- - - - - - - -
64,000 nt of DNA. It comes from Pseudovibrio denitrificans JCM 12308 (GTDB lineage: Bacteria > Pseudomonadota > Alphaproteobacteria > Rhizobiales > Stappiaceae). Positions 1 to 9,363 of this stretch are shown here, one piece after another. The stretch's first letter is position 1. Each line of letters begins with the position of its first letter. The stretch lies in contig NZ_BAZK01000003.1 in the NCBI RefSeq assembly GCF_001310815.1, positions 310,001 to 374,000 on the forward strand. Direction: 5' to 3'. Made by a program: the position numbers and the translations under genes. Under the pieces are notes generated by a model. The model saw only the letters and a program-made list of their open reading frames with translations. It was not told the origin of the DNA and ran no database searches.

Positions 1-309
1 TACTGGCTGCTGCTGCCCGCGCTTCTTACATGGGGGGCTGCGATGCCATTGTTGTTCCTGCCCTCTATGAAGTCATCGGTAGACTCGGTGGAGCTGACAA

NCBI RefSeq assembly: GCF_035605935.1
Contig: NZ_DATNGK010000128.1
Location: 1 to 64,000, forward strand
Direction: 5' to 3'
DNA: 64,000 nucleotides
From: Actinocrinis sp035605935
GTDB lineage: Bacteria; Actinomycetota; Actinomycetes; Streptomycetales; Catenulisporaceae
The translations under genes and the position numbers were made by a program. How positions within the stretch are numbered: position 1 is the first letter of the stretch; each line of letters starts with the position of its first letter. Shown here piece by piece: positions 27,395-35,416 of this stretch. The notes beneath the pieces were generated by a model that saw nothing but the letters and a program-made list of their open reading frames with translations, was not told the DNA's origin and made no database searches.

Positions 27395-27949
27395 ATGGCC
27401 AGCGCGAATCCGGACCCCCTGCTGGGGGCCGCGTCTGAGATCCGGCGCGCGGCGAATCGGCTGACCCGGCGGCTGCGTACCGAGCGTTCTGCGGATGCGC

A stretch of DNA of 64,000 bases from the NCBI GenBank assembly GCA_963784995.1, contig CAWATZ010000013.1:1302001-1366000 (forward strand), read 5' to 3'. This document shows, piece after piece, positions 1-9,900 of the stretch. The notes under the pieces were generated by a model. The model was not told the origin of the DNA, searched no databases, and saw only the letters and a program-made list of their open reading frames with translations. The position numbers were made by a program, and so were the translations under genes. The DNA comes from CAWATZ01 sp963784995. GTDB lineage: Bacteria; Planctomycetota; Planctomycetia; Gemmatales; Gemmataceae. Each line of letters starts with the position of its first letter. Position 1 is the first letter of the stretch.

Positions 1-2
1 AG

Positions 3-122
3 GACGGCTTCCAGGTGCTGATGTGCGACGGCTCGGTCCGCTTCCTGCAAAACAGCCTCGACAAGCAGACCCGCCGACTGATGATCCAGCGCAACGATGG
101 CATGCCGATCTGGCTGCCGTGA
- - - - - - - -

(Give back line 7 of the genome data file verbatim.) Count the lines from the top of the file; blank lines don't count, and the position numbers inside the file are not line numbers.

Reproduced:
Direction: 5' to 3'